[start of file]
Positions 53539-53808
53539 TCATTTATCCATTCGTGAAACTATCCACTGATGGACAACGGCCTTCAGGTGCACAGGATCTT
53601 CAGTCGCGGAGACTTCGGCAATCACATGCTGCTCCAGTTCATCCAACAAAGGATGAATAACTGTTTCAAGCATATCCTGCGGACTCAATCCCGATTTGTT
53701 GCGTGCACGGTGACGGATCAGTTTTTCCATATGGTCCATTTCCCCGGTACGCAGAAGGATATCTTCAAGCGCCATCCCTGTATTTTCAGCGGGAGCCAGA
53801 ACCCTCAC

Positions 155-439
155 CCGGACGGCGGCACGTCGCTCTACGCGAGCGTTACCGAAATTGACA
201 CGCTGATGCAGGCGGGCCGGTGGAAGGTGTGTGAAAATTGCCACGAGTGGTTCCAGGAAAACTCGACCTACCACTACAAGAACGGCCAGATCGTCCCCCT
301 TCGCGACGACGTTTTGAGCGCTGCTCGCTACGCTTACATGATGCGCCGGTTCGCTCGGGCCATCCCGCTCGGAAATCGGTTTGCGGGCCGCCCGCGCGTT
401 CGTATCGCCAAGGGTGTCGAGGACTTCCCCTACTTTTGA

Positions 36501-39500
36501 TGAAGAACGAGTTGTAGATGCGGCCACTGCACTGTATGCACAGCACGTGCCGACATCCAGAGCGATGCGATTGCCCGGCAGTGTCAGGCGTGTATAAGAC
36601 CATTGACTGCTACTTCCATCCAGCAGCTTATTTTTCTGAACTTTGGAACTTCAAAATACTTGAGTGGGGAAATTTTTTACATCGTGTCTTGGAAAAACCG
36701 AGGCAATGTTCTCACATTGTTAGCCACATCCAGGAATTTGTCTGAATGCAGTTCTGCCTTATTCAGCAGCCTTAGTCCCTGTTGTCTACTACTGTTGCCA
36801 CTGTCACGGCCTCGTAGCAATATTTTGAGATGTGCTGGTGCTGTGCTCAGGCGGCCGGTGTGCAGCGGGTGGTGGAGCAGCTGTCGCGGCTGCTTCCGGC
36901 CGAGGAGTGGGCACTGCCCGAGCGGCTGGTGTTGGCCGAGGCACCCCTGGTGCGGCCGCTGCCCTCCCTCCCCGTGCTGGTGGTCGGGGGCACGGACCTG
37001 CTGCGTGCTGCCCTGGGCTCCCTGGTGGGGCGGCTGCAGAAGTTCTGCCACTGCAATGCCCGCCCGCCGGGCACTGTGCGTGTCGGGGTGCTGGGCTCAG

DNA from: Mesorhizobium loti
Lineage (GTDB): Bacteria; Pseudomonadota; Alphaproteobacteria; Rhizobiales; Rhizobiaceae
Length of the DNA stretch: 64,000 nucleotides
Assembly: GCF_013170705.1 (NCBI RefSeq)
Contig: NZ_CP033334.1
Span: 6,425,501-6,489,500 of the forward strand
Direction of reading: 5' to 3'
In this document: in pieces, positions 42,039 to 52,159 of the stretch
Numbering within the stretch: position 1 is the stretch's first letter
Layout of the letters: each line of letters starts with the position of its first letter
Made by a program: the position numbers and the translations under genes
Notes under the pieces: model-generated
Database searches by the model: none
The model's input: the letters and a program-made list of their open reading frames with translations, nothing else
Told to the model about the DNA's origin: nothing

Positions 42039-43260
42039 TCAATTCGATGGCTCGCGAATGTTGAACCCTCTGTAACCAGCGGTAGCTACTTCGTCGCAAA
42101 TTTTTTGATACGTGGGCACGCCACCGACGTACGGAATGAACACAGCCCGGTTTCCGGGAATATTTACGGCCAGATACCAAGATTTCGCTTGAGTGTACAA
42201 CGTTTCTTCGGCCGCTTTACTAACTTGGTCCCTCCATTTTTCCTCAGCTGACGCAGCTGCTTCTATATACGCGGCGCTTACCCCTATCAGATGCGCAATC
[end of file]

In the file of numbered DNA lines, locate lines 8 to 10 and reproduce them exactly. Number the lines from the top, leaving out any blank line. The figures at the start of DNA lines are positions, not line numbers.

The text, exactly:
201 CGCTGATGCAGGCGGGCCGGTGGAAGGTGTGTGAAAATTGCCACGAGTGGTTCCAGGAAAACTCGACCTACCACTACAAGAACGGCCAGATCGTCCCCCT
301 TCGCGACGACGTTTTGAGCGCTGCTCGCTACGCTTACATGATGCGCCGGTTCGCTCGGGCCATCCCGCTCGGAAATCGGTTTGCGGGCCGCCCGCGCGTT
401 CGTATCGCCAAGGGTGTCGAGGACTTCCCCTACTTTTGA